Beyond particular people, the Archives give a powerful sense of the social composition of the Prison population – the typical ages, educational backgrounds, and crimes. Sadly, the documents also confirm what Wilde had to say about the presence of children in prison. The records reveal, for instance, that 12-year-old Leonard Jones was sentenced to 14 days of hard labour for stealing a rabbit; 11-year-old Henry Fisher was sentenced to 10 days for stealing a paint and brush; George Edward Shaw, aged 14, was sentenced to 10 days of hard labour for stealing sweets.
The research was published in an academic journal, and it became the basis of an exhibition that the County Archivist, Mark Stevens, and I put on at the Record Office. Now, asked to give a talk at the Museum about Wilde in Reading for the “Tea and Talks at Two” series, I want to give a sense of Wilde’s experience in the Prison, but I want also to open out the picture to include the seldom-regarded fact that Wilde had friends in Reading, and visited the town, before his conviction. He and his wife were friends with Walter and Jean Palmer, prominent and wealthy citizens and a central part of the Huntley and Palmers biscuit dynasty.
There is still research to do on this aspect of Wilde in Reading, but in this blog I want to share a few documents that begin to tell the story. The first is the Huntley and Palmers visitor book, and the page signed by Wilde, along with the novelist George Meredith, the actor Harry Irving (son of the more famous Henry), and the renowned painter Louise Jopling. This distinguished party indicates the glamour of Walter and Jean Palmer, and especially of Jean Palmer, an active socialite who had great wealth of her own, derived from her colliery-owning father.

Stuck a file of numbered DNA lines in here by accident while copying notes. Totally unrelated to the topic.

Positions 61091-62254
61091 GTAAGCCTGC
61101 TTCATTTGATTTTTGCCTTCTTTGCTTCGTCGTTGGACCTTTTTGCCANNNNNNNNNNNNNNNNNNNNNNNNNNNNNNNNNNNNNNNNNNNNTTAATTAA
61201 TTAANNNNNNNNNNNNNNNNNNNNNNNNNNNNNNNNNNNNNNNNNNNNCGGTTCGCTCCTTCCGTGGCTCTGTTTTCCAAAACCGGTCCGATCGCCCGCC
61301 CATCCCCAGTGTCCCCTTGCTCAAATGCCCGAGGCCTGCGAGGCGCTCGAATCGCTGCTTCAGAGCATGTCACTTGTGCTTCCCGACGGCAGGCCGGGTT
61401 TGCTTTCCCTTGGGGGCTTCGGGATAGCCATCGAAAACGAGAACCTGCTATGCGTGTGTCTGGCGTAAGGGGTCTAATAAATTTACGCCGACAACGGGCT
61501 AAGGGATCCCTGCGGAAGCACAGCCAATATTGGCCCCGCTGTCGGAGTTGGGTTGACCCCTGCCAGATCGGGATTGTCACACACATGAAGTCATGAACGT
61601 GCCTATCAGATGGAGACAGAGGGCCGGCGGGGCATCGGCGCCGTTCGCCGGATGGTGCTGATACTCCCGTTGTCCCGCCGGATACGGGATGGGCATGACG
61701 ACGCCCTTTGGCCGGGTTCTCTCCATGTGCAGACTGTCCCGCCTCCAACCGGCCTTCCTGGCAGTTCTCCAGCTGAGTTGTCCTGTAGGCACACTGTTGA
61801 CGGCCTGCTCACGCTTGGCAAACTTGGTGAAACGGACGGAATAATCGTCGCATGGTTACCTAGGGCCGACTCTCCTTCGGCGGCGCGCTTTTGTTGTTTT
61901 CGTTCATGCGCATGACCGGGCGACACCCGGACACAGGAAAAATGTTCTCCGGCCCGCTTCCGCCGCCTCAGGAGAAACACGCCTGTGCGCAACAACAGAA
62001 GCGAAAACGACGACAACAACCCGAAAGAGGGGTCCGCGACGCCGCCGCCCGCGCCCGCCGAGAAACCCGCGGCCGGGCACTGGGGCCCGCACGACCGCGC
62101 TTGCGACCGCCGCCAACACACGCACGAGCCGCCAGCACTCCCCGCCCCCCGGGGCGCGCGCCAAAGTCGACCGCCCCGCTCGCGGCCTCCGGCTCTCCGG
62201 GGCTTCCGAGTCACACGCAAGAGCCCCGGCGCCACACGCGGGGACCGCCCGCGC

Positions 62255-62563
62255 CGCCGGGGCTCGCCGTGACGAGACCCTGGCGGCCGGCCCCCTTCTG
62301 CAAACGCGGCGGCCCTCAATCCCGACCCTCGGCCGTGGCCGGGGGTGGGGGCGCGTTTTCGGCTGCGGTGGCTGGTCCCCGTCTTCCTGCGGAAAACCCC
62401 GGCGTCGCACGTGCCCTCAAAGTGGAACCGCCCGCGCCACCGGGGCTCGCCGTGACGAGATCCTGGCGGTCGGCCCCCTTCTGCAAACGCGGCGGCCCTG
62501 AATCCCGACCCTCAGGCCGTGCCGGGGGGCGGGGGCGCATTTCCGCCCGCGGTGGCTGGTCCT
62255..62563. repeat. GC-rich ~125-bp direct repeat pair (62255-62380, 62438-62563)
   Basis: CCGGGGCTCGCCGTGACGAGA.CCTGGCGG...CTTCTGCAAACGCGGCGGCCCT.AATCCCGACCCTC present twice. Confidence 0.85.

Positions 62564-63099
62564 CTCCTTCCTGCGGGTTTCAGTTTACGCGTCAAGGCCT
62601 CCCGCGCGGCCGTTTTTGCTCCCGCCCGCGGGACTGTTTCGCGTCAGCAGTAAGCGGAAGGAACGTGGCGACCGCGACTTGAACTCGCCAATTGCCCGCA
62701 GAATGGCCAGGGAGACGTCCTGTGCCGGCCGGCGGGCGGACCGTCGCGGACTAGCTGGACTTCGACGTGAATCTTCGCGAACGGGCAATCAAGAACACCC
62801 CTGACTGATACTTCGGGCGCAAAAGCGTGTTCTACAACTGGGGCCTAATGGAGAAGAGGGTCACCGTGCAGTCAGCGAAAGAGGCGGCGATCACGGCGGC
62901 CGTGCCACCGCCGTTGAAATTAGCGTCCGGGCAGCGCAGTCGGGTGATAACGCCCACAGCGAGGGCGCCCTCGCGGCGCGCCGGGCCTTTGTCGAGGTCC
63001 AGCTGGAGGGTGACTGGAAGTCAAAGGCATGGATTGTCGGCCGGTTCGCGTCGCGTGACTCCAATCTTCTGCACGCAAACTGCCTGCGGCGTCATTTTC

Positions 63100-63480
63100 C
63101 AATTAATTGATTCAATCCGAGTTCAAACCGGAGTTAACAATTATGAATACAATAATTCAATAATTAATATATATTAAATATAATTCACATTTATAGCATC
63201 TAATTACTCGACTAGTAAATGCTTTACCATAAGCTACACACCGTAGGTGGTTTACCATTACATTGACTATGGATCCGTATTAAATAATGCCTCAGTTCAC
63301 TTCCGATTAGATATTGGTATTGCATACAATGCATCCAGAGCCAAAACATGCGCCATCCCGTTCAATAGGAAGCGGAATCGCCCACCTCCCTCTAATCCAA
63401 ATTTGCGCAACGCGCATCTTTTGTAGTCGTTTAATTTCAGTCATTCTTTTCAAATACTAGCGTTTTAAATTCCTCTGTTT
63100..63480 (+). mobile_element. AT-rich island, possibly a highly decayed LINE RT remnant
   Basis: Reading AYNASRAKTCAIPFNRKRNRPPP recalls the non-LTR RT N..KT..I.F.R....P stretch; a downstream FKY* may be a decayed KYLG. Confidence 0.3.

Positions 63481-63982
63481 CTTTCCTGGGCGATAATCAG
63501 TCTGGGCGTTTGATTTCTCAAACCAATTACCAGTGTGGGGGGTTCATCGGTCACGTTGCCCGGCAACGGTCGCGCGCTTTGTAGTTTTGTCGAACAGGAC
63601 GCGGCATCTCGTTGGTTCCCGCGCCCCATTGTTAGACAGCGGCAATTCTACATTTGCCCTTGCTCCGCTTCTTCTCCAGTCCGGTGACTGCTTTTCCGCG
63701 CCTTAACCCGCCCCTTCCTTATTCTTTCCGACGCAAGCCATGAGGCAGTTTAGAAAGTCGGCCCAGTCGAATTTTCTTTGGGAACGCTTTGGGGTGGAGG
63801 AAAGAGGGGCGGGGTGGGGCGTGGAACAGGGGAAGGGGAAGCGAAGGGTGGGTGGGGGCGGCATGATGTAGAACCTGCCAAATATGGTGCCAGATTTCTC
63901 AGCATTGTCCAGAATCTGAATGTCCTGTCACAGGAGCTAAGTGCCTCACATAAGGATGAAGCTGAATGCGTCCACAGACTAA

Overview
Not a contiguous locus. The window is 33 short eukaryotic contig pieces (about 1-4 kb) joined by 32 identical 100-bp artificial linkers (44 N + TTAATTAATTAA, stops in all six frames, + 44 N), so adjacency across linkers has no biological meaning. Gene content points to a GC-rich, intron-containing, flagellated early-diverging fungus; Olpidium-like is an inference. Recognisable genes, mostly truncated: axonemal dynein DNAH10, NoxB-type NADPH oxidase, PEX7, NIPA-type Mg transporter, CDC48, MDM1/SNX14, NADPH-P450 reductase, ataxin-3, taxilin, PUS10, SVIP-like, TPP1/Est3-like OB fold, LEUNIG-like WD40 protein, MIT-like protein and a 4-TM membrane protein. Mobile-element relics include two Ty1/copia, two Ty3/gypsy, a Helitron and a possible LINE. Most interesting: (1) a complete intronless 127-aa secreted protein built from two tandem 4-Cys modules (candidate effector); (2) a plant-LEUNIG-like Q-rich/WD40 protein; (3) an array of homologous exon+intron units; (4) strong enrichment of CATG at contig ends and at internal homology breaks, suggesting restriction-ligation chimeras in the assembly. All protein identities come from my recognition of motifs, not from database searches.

Huntley and Palmers Factory Visitor Book (Reading Museum)
The second document is a contemporary photograph of the Palmers’ Reading home, Westfield, just off Southcote Road. It is hard to imagine a greater shaming than that of moving from socialising in the ample grounds of this house to being shut up in the revolting confines of the Prison.
Westfield House (Reading Library Local History Department)
The third and final document is the memoir of Wilde’s son, Vyvyan Holland. He had a happy recollection of “being taken to the biscuit factory in Reading and eating biscuits straight out of the oven.”
It would all end tragically for Wilde, and for his wife and children. After the prison sentence, Constance Wilde turned to the Palmer circle for advice on what to do about her relation with Oscar. She was told, and reluctantly came to accept: